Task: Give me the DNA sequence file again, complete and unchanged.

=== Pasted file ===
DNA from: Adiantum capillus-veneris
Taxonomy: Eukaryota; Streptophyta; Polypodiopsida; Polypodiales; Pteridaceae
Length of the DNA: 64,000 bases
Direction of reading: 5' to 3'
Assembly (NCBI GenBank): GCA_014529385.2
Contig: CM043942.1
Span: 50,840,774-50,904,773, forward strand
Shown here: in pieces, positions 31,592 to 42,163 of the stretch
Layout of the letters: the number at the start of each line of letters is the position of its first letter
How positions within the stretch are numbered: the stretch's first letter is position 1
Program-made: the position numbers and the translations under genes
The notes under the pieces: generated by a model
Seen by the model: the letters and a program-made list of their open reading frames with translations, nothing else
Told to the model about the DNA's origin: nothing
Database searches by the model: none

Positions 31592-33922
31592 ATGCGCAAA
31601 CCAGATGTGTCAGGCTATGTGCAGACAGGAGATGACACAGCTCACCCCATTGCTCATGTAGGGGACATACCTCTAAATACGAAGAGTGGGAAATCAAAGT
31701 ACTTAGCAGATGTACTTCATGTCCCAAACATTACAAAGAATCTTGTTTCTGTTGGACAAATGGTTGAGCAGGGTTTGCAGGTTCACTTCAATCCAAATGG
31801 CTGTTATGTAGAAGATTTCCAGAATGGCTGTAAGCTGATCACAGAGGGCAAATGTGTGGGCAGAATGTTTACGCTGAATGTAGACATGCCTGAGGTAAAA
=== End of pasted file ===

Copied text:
DNA from: Adiantum capillus-veneris
Taxonomy: Eukaryota; Streptophyta; Polypodiopsida; Polypodiales; Pteridaceae
Length of the DNA: 64,000 bases
Direction of reading: 5' to 3'
Assembly (NCBI GenBank): GCA_014529385.2
Contig: CM043942.1
Span: 50,840,774-50,904,773, forward strand
Shown here: in pieces, positions 31,592 to 42,163 of the stretch
Layout of the letters: the number at the start of each line of letters is the position of its first letter
How positions within the stretch are numbered: the stretch's first letter is position 1
Program-made: the position numbers and the translations under genes
The notes under the pieces: generated by a model
Seen by the model: the letters and a program-made list of their open reading frames with translations, nothing else
Told to the model about the DNA's origin: nothing
Database searches by the model: none

Positions 31592-33922
31592 ATGCGCAAA
31601 CCAGATGTGTCAGGCTATGTGCAGACAGGAGATGACACAGCTCACCCCATTGCTCATGTAGGGGACATACCTCTAAATACGAAGAGTGGGAAATCAAAGT
31701 ACTTAGCAGATGTACTTCATGTCCCAAACATTACAAAGAATCTTGTTTCTGTTGGACAAATGGTTGAGCAGGGTTTGCAGGTTCACTTCAATCCAAATGG
31801 CTGTTATGTAGAAGATTTCCAGAATGGCTGTAAGCTGATCACAGAGGGCAAATGTGTGGGCAGAATGTTTACGCTGAATGTAGACATGCCTGAGGTAAAA